Eminent domain gives the government the right to "condemn" property, forcing the owner to sell it for public use. However, the owner of the property has a constitutional right to "just" compensation—a "fair and reasonable" payment in exchange for the property. But what's considered "fair and reasonable"? That’s where we come in.
A professional appraisal (performed under Uniform Standards of Professional Appraisal Practice, or USPAP standards) is the strongest evidence of your property value—the "just" compensation you're entitled to.
Edwards Appraisal Group can also help governments determine "just" compensation in eminent domain cases. A USPAP-compliant appraisal is the best way to determine the market value of any property, ensuring a "fair and reasonable" price for both parties.
Why do I need an experienced appraiser?
Condemnations are complicated and have a big impact on property owners, so it’s important to hire an appraiser with experience in condemnation appraisals.
A federal condemnation has different requirements than a state or local condemnation, and even jurisdictions proposing to condemn the property usually have their own appraisal rules—so you shouldn't take a chance on an appraiser that isn’t familiar with the specific rules, analyses, and format required.
Some eminent domain cases only require certain pieces of a property, rather than the entire plot of land—and these cases can get complicated. The appraiser must estimate the value of the "larger parcel" of land—the property that the government is acquiring—and the "remainder" of the property—the property that the current owner will keep after the condemnation. Because a large, continuous plot of land typically has a higher value per square foot than a small piece of land wedged between two occupied plots, estimating the value can be tricky. In other cases, the current owner of the eminent domain property still has rights or partial rights to use the land, which can also muddle the valuation process. Each of these scenarios requires the expertise of a seasoned appraiser that’s familiar with how government seizure affects property value.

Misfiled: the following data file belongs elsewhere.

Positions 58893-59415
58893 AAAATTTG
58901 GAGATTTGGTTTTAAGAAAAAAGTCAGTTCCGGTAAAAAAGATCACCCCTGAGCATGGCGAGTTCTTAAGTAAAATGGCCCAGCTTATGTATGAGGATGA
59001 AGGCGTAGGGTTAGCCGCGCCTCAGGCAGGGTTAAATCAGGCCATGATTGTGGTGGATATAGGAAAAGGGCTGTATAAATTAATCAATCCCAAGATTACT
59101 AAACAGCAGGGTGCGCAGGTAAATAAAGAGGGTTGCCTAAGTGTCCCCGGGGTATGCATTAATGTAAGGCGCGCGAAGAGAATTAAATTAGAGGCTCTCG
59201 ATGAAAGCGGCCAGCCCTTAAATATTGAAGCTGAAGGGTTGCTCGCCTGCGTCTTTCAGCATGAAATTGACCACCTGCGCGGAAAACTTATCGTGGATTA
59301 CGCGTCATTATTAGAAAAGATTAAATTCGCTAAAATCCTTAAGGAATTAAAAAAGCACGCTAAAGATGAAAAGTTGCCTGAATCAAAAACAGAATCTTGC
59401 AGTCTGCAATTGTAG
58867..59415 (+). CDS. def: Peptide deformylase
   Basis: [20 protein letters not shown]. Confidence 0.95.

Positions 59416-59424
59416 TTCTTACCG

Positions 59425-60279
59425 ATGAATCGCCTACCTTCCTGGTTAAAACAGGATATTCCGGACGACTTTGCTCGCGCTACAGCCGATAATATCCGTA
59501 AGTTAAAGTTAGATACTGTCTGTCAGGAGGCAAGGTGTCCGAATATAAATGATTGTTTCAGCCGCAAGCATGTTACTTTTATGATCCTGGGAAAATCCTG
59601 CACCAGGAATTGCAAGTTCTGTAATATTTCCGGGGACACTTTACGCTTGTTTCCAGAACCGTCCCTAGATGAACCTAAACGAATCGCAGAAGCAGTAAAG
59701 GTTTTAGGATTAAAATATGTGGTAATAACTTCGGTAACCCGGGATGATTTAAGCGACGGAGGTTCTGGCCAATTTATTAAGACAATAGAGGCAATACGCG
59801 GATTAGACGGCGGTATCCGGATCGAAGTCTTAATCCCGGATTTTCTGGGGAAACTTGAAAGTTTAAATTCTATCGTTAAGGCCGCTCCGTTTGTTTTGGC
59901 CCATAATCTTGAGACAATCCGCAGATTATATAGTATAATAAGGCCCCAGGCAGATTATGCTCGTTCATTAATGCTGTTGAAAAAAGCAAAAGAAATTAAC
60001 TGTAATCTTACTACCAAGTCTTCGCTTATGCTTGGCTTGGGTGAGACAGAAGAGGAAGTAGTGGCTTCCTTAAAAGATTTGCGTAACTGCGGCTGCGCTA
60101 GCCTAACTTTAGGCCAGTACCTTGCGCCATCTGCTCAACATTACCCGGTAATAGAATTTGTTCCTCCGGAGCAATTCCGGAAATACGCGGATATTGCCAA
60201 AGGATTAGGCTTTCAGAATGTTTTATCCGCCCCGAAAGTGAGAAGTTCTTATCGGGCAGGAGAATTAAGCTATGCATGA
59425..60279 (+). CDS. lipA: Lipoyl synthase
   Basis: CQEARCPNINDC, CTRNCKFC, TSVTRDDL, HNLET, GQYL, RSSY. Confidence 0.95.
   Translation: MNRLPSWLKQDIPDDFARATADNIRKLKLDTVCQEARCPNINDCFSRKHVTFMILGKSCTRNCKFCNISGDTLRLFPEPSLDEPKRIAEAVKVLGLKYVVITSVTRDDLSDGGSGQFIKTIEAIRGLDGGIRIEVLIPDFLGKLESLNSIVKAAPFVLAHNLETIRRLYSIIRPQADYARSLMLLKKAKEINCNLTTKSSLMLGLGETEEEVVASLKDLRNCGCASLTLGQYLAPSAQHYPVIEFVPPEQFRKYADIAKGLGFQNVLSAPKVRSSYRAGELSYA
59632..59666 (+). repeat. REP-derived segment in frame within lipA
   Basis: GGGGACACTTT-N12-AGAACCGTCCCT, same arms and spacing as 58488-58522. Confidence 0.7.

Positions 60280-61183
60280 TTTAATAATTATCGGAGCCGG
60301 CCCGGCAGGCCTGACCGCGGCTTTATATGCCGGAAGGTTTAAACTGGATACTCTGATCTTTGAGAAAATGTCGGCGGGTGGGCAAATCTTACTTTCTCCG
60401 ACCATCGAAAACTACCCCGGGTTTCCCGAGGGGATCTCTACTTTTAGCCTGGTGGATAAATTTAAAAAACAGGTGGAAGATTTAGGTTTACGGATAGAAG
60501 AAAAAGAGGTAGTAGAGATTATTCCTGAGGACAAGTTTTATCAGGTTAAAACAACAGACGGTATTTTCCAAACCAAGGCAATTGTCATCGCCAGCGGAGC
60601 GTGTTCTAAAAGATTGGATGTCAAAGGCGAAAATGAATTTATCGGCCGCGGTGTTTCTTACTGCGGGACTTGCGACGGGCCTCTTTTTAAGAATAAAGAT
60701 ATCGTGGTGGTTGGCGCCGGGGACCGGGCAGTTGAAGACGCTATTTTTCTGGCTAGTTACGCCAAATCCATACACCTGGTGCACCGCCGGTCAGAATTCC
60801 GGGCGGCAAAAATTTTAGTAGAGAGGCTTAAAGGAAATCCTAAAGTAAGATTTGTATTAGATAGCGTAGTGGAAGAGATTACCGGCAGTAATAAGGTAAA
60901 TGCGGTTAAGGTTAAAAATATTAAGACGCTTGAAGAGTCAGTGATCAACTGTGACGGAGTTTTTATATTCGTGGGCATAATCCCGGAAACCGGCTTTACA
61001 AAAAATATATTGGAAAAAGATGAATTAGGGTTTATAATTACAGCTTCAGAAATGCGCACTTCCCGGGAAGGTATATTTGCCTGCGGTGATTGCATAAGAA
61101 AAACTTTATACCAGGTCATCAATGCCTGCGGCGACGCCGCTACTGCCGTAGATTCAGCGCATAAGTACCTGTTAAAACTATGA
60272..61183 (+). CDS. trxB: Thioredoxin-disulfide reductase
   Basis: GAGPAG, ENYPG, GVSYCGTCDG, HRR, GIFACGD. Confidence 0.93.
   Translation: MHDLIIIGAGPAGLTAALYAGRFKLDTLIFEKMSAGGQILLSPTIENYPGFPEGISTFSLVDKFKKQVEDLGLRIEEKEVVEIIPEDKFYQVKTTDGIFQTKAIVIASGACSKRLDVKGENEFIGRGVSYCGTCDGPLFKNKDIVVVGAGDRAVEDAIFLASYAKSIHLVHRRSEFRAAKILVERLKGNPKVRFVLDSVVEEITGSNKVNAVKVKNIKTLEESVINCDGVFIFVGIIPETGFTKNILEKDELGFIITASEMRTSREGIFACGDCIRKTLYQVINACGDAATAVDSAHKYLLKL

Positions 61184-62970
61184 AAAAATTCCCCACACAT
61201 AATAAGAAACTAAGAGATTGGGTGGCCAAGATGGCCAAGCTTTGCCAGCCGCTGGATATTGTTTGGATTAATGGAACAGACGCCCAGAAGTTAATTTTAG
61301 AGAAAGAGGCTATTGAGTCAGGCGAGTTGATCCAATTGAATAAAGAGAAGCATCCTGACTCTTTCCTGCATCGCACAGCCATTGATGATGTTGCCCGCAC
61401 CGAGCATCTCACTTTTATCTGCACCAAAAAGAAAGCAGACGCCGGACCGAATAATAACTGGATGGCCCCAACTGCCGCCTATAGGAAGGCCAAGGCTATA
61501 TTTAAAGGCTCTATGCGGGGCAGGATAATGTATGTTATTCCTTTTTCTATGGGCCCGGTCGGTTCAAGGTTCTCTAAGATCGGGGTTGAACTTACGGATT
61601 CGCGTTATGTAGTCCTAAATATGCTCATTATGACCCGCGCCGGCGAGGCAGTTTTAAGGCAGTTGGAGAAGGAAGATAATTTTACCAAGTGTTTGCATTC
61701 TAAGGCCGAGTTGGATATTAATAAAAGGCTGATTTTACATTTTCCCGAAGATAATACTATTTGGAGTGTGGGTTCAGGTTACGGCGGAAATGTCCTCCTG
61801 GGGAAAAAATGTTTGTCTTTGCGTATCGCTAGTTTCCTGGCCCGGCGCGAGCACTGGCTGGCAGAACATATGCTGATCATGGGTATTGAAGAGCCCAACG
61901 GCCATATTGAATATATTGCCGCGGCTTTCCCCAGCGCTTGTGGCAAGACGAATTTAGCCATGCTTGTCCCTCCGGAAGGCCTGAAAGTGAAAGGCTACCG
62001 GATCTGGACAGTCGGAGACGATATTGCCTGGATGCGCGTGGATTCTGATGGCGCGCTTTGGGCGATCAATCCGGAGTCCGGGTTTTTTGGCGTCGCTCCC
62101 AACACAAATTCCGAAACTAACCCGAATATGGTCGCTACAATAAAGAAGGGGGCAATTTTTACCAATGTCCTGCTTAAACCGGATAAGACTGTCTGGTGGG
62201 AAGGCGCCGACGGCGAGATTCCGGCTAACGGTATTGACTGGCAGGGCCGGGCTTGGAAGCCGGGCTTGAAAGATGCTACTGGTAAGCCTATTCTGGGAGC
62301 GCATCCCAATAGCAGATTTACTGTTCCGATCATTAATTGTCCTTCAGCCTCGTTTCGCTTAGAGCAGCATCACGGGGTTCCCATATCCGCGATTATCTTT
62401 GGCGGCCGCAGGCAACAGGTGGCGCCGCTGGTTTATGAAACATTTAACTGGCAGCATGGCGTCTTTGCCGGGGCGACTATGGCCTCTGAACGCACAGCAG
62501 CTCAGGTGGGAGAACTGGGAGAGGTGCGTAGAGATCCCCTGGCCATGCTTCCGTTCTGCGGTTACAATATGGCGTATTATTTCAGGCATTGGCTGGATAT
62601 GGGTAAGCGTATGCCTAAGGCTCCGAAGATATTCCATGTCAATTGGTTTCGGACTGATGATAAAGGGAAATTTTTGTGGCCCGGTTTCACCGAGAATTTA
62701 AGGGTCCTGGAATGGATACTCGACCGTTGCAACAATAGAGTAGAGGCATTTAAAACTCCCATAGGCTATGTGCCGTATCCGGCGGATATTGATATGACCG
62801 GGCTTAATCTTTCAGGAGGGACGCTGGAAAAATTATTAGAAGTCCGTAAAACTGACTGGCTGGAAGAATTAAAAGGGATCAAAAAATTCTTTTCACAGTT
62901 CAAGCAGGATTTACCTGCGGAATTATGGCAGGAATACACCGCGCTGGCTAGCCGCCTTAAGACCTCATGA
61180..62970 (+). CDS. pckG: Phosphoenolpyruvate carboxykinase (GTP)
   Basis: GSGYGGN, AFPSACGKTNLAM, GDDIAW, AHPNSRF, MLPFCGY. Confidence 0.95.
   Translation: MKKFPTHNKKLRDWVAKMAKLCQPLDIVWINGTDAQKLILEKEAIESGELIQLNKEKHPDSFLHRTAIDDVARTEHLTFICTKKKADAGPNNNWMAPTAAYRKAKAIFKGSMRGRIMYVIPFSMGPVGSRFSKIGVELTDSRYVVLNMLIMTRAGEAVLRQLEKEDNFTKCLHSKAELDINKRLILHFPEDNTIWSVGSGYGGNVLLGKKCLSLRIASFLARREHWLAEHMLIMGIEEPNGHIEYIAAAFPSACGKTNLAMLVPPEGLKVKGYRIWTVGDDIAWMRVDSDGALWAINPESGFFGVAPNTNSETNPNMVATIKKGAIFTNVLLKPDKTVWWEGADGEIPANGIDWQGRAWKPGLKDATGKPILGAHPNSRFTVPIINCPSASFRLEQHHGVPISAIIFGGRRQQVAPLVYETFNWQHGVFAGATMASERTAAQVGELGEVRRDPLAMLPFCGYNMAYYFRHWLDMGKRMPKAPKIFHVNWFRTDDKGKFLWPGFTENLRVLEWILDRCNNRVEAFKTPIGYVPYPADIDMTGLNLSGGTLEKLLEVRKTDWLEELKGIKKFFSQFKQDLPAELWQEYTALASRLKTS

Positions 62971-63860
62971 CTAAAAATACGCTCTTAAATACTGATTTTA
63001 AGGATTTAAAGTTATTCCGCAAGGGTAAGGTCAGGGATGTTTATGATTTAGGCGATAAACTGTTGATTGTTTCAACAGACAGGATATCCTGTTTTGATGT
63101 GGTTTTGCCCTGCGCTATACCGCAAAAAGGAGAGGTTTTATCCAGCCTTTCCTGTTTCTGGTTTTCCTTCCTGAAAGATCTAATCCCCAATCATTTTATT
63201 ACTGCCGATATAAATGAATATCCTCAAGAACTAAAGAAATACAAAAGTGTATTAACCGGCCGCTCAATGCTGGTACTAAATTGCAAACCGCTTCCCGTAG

Appraisers always consider a property's "highest and best use" when estimating the value. For many condemnation appraisals, the highest and best use of the property needs to be determined both before the condemnation, and again after it's been developed by the government, since the conclusion can change significantly when the land’s use changes and structures are added or removed. Again, these situations require the knowledge of an expert appraiser that fully understands the "highest and best use" of land and how it fluctuates.
Because appraisers often have to testify about their condemnation appraisals, certain steps in the valuation process—like selecting and analyzing comparable sales (comps)—must be thoroughly considered. Since you rely on your appraiser to know what's appropriate and necessary for an accurate appraisal, it's important to select an appraiser that has extensive experience and training.
Here at Edwards Appraisal Group, Inc., we have the qualifications and experience necessary to perform your condemnation appraisal accurately, equipping you with solid support for the "just" compensation you're entitled to.